"I know this isn't ideal, me being half a world away from you," Dr. Maddox went on. "You're in high school, with so many things happening to you. I'm missing it. You are growing up without me."
"I'm not," Brandon said. "You are right here with me-I have your serum."
I thought Brandon might have been convinced now to take the antidote and try it out-if not for himself, for his father and Nash.                       


mr. worthington

Brandon had nearly two weeks to wait before he could take the serum and discover how it would affect him. Never mind it could possibly turn him into a werewolf full-time; what if it didn't work at all? What did we know about the serum anyway? Even with Dr. Maddox's reassurance, the anxiety of the unknown was palpable to us both.
And how was I supposed to make sure that Brandon was the one who took it first? It really wasn't my decision, and I felt that Brandon might not want to be cured as much as Nash. But I'd made a promise, and I'd have to keep it.
I tried to hide my anxiety the next day by hanging out with Brandon at his house. But as soon as my mind became unfocused, that was the first thing my thoughts went back to.
Nash sent me texts about how he needed me to help find him a cure-that he was feeling more agitated with the impending full moon. Brandon was obviously anxious, too, chopping wood that didn't need to be chopped and building things in his backyard that didn't need to be built. In his spare moments, I saw his mind wander, and I knew what it was contemplating: a life forever as a werewolf.
To ease our minds, I thought it might be a good idea to get insight on their lycan plight by getting more information on the whole Legend's Run folklore from the only living resource we knew-ninety-year-old Mr. Worthington. Brandon and I hadn't been to visit him in a few weeks, and I thought he might be happy to have us. And I decided bringing Nash along might help us all.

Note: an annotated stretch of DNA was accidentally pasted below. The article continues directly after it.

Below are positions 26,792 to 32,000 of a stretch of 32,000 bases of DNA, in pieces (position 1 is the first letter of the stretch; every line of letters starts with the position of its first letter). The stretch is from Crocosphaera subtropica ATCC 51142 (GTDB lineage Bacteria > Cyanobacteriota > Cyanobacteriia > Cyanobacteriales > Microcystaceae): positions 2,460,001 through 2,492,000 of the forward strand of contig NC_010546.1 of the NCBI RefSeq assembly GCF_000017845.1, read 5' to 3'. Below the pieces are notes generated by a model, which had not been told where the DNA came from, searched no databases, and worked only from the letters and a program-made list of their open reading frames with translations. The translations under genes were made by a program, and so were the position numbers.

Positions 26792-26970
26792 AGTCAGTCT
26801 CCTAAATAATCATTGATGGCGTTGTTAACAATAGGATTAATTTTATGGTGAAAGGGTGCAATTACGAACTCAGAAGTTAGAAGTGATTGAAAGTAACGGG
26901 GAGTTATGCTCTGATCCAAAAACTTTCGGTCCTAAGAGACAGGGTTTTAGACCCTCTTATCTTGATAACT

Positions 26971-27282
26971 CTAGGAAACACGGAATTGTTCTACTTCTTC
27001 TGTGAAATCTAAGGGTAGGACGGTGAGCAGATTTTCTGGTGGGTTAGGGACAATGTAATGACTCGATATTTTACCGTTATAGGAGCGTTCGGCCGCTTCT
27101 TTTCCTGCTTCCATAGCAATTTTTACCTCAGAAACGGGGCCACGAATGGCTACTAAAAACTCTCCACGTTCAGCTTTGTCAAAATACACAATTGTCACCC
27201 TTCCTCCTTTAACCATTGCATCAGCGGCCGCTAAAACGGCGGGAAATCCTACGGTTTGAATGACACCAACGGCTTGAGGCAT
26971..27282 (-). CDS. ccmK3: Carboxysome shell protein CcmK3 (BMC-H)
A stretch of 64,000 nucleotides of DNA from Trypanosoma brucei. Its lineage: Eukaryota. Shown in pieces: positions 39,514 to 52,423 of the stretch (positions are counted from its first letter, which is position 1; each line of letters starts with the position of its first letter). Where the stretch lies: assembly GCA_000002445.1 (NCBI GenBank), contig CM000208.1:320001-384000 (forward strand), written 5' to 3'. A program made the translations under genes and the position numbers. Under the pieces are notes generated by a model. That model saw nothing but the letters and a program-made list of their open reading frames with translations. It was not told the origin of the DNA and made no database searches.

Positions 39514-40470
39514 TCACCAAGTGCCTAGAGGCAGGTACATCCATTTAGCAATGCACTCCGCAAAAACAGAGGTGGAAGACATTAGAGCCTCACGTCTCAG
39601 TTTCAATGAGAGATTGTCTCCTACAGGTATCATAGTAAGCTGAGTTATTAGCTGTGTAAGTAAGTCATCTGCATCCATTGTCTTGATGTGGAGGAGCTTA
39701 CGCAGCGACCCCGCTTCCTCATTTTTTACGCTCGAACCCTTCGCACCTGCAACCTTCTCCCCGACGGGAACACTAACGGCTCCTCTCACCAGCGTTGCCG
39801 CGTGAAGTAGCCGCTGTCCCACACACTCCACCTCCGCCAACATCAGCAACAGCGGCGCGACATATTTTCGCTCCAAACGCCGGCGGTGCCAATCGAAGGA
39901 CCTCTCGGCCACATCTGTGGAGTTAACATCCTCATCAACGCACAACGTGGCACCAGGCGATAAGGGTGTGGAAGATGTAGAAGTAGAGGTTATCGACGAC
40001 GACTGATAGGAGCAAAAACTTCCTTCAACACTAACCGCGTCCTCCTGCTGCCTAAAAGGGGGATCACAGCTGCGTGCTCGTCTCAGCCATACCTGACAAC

Later that day, I called Nash and convinced him to meet Brandon and me in the parking lot outside the Pine Tree Village Retirement Community. Nash knew that I had been volunteering here for some time, but when we were dating he always had an excuse not to join me. I think he felt awkward around elderly people-maybe he didn't know how to speak to them or felt sorry for them because they seemed lonely. To me, they were like anyone else, just older. And their stories and lives were that much richer for their years of experience.
I headed in first, with Brandon following me and Nash last in our pack. Brandon stood beside me, and Nash hung back in the foyer while I asked the receptionist for Mr. Worthington. Usually the friendly senior citizen was out in the lobby making small talk or taking a quick nap, but this time he wasn't in sight.
I tried not to worry-but I only felt good when I saw him well, at his age. Every time I didn't see him made me afraid I'd never see him again.
However, my concern eased as the receptionist assured me that he was just finishing a group activity. We could smell chicken baking in the kitchens. Dinner came early at Pine Tree Village.
"I'm getting hungry," Brandon said.
"I'm getting sick," Nash said. "I'd hate to live here."
"Shh!" I said. "You're being rude."
"Where is the old man?" Nash said. "I think I've aged a few years already waiting for him."
Nash's impatience was one of the reasons I didn't totally click with him. I knew he was only hiding his fear-in this case, fear of becoming old and being alone. But Brandon was naturally caring and nurturing. He took care of his grandparents and seemed really pleased when he met Mr. Worthington and found out he was his maternal great-grandfather.
Nash was texting when Mr. Worthington came out from the dining room and into the lobby. The chipper senior citizen was pleasantly surprised to see me and my entourage.
Mr. Worthington was wearing a brown cardigan and khakis. He walked slowly toward us.
"Hello, Celeste, it is wonderful to see you."
"We just stopped by to say hello," I said.
Mr. Worthington extended his hand to my boyfriend. "Brandon," he said. "It's good to see you again."
"And this is our friend, Nash," I said, introducing them.
"It's nice to meet you," Mr. Worthington said. "You can call me Charles."
Nash extended his hand. "I'm pleased to meet you, too."
"Your boyfriends seem to be multiplying," Mr. Worthington said to me with a wink.
I blushed and tried to cover my embarrassment with a soft giggle.
"What brings you here?" Mr. Worthington finally asked.
"We'd like to know more about the Legend's Run werewolf," I replied.